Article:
At the request of the local environmental club, Earth Action Team, the Oak Park Village Board passed a proclamation Feb. 8 declaring 2021 the “year of the butterfly” to inspire the community to create healthy habitats for monarchs.
The Oak Park Public Library (OPPL) has joined the effort by planting two pollinator gardens on library premises to support monarch butterflies, whose numbers have decreased dramatically in recent years.
“It’s important for us to provide natural habitats so we can keep our indigenous plants and animals,” said Dean Horkavy, children’s services assistant at OPPL.
Horkavy spearheaded development of the library’s pollinator gardens, one of which is on the southeast corner of the Main Library, taking up about 500 feet, and the second on the south side of the Maze Branch, covering a little more than 200 feet. Both contain a variety of different native plants, including several different species of milkweed — the most important food source for monarchs.
Monarch butterflies lay eggs on the milkweed leaves, which contain poison. Upon hatching, the monarch caterpillars eat the leaves and become poisonous to their predators. Adult butterflies also drink the nectar from the milkweed flowers.
“They could not exist without milkweed,” Horkavy said.
The plants in the two library gardens were chosen by Horkavy’s friend, Oak Parker Doug Chien, who sits on the board of West Cook Wild Ones, a nonprofit dedicated to preserving and supporting natural ecosystems through responsible landscaping. Purchased from Midwest Groundcovers LLC, the entire cost of the plants totaled about $960, paid for by OPPL.
With the help of some family members, Horkavy and Chien volunteered their time to plant the gardens on May 22. The plants haven’t yet reached full maturation, but all grow and require little in the way of maintenance because they are indigenous.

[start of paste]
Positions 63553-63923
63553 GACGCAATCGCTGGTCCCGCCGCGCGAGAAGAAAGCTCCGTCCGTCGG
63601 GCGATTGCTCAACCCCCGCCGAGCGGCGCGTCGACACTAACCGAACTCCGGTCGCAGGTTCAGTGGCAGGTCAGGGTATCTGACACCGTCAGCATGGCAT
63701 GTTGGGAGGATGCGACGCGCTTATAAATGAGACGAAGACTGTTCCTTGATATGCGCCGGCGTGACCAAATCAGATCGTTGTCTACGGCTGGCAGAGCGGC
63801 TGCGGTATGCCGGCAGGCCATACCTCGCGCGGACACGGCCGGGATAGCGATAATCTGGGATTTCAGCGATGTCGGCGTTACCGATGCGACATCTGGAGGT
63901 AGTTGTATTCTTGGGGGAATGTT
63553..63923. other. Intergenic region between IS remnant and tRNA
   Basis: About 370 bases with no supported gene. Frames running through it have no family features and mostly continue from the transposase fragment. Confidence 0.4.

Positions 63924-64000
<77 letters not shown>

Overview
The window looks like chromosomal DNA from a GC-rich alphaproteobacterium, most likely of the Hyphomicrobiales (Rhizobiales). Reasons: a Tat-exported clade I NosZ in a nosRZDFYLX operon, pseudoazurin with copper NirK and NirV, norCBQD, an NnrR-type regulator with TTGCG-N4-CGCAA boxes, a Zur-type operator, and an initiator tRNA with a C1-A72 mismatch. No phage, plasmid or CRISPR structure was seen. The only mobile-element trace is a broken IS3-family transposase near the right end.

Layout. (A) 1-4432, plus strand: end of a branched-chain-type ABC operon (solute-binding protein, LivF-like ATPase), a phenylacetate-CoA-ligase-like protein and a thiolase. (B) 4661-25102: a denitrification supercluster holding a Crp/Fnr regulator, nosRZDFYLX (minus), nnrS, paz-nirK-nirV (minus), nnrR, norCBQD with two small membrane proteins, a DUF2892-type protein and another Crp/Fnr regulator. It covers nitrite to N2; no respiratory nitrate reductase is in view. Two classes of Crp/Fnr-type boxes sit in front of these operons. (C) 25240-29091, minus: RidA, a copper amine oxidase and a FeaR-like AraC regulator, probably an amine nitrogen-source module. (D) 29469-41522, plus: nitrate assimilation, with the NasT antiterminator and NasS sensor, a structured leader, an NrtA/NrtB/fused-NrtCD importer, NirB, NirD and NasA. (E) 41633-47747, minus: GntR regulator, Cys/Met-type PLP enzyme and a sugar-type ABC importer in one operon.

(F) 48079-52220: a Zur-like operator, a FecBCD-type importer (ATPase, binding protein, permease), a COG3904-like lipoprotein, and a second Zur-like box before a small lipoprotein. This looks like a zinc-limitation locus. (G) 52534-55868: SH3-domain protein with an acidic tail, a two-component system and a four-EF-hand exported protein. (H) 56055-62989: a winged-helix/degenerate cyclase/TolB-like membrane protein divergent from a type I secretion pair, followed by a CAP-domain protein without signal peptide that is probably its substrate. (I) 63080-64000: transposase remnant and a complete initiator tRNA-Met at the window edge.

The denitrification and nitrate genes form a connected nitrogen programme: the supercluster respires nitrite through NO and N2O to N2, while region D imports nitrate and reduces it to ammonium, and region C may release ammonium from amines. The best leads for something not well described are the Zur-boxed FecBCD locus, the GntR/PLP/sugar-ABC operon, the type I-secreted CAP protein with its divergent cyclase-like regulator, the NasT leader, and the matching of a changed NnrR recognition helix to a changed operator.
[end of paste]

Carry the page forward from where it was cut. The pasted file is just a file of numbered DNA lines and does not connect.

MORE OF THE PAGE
The monarch butterfly is protected under the U.S. Endangered Species Act. Its population has plummeted from 1.2 million in the 1990s to fewer than 2,000 in 2020 due to global warming, pesticides and development, according to the nonprofit organization Center for Biological Diversity.
“We’re an important area for the monarch butterfly,” said Horkavy.
Oak Park is well positioned to help the ailing monarch population. Milkweed is indigenous to the Corn Belt, which covers Illinois and several other Midwestern states, making the region an important pitstop in the butterfly’s multigenerational migration from Mexico to Canada.
“They’re here probably in June in the Midwest; then they lay their eggs and keep moving on,” said Horkavy.
The region’s substantial agriculture industry has led to the decimation of wild milkweed, resulting in a dwindling habitat for butterflies. As part of its conservation efforts, OPPL intends to give willing residents packets of milkweed seeds to plant in their yards.
“Maybe you start with one milkweed plant and just see how it goes,” said Horkavy. “Then your kids will get super-excited by the monarch butterfly that visits.”
The word “diversity” is common in conversations about Oak Park, used as a descriptor for the demographics of the village’s residents. But diversity also extends to Oak Park’s biological environment. Planting pollinator gardens, or even just milkweed, presents an opportunity to nurture a more diverse landscape, supporting a multitude of different native plant, insect and animal species.
“Gardens are like communities — diversity makes them healthier,” said Horkavy. “There’s always value in diversity.”